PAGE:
The receiving terminal of FIG. 2 accepts the composite line signal with its pilot tones and reconstructs from it the original serial data signal. The receiving terminal comprises automatic gain-controlled amplifier 30; a demodulating carrier recovery circuit further comprising lower and upper pilot-tone filters 42 and 43, modulator 44, twotimes carrier frequency filter 45, binary counter 46 and phase shifter 47; a channel further comprising vestigial sideband filter 32, 0 demodulator 34, low-pass filter 36 and slicer 38; a 90 channel further comprising vestigial sideband filter 33, 90 demodulator 35, low-pass filter 37 and slicer 39; modulo-two adder 40; and data sink 41.
The receiving terminal of FIG. 2 operates first to normalize the line signal level from transmission line 25 in amplifier 30. Amplifier 30 can advantageously include a vario-losser whose attenuation is varied accordingly to the received level of the lower pilot tone on lead 48.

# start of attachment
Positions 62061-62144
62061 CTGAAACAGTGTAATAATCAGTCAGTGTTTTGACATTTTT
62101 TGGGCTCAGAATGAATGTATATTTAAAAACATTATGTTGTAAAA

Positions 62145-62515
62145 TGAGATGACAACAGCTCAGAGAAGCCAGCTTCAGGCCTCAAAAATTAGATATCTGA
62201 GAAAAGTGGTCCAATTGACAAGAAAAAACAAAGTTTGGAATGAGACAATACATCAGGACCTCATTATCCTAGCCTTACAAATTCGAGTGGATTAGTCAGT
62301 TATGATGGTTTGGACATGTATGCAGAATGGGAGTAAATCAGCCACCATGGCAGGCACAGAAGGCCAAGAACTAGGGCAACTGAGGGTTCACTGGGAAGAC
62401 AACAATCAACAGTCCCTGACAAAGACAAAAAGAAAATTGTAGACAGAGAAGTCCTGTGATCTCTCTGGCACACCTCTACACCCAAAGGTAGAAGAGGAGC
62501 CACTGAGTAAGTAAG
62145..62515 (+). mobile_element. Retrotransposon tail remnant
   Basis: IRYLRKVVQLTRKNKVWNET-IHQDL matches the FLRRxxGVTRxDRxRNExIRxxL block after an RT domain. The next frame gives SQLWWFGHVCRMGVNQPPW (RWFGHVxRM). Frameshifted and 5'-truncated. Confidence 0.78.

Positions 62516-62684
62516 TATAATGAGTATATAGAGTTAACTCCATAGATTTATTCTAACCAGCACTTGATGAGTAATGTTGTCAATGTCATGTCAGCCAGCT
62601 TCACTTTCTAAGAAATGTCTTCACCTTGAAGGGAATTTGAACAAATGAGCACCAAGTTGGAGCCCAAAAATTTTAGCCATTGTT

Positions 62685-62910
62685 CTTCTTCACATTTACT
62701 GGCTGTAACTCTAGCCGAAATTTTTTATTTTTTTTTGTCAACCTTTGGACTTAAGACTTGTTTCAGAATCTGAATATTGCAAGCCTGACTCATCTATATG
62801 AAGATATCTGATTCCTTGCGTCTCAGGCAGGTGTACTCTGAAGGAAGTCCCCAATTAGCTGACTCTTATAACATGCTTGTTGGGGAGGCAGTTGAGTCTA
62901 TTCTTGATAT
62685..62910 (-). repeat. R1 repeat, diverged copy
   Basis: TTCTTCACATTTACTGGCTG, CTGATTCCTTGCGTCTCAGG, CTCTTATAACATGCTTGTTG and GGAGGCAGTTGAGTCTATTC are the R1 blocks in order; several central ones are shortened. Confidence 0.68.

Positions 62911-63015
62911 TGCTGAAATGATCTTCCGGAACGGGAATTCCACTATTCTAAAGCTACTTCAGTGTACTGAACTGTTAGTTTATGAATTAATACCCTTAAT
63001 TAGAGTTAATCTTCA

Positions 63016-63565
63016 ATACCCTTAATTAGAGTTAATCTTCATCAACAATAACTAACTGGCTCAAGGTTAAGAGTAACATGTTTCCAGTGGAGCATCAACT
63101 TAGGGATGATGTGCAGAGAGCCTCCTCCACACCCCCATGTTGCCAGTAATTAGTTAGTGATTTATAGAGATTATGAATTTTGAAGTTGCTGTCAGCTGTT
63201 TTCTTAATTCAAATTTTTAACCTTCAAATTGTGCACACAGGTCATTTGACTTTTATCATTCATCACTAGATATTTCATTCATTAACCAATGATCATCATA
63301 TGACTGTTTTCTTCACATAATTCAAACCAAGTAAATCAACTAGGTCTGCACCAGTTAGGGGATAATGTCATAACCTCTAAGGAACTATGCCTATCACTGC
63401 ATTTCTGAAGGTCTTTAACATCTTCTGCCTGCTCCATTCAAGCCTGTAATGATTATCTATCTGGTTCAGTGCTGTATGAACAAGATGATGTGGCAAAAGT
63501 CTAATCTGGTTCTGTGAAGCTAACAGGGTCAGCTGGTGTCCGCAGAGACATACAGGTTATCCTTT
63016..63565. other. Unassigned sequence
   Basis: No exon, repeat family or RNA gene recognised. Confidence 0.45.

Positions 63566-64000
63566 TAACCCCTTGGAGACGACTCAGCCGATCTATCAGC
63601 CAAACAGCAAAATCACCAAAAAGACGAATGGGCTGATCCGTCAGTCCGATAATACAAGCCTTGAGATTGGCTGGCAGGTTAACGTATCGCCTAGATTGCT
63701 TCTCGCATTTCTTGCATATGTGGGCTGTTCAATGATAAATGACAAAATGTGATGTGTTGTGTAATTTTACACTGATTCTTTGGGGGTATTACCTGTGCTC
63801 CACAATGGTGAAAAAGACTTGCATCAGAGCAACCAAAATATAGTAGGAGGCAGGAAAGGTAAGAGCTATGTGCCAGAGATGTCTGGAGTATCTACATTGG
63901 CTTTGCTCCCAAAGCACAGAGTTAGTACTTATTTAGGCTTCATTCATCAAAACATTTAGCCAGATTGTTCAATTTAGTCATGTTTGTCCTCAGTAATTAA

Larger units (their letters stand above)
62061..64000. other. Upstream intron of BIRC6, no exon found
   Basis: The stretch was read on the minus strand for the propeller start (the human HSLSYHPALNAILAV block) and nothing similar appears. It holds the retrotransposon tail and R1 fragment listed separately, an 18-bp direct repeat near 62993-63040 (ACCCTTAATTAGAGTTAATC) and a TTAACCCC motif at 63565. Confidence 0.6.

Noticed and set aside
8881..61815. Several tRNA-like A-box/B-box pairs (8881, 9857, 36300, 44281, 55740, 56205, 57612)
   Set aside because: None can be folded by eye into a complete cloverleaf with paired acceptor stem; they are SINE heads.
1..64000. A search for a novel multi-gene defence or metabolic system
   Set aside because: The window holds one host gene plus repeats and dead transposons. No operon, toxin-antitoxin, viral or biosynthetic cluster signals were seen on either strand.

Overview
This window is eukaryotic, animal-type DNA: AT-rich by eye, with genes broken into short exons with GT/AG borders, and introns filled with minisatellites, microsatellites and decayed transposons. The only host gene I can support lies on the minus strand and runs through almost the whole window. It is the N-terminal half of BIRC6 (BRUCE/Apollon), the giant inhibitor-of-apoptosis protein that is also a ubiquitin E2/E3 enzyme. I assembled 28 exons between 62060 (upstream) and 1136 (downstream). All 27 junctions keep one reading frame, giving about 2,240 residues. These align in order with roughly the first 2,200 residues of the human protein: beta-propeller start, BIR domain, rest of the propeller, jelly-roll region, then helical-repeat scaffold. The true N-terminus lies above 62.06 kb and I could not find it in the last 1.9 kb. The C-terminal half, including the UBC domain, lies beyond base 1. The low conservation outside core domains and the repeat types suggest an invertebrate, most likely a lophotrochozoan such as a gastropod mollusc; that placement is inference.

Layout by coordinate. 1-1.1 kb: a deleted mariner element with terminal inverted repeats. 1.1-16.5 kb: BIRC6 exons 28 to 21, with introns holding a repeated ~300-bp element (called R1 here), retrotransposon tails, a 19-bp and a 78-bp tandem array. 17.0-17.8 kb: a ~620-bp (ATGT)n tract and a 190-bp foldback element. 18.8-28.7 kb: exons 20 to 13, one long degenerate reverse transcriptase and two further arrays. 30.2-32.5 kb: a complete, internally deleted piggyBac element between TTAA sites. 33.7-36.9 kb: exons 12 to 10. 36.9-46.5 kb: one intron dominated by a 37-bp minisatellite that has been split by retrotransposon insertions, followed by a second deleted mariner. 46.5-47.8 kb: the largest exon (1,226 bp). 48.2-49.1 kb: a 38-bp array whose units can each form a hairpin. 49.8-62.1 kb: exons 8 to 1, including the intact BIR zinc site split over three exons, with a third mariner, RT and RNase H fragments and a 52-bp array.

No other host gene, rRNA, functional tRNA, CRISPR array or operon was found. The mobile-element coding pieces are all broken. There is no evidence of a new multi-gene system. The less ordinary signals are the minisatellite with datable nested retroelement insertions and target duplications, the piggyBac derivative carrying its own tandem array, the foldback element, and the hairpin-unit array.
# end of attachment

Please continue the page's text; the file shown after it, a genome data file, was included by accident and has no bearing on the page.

The carrier frequency is recovered in correct phase from the transmitted pilot tones. The output of amplifier 30 is applied to filters 42 and 43. Both are narrow bandpass filters. Filter 42 is tuned to the lower pilot-tone frequency of 675 cycles and filter 43 to the upper pilot-tone frequency of 2475 cycles. A portion of the output of filter 42 is used to control the gain of amplifier 3.0 over lead 48 as previously mentioned. The outputs of both pilot-tone filters are combined in modulator 44 of conventional design. The additive output of modulator 44 is selected in bandpass filter 45 at 3150 cycles in the example used. This is twice the required carrier frequency. The output of filter 45 is then counted down to the carrier frequency in binary counter 46, which is essentially a complementing flip-flop. Phase-shift adjuster 47 splits the output of counter 46 into quadrature components by standard means. Provision may be made for adjusting circuit 47 to compensate for any undesirable phase shifts introduced in the recovery circuits. The outputs of phase-shift adjuster 47 are the quadrature demodulating carrier waves.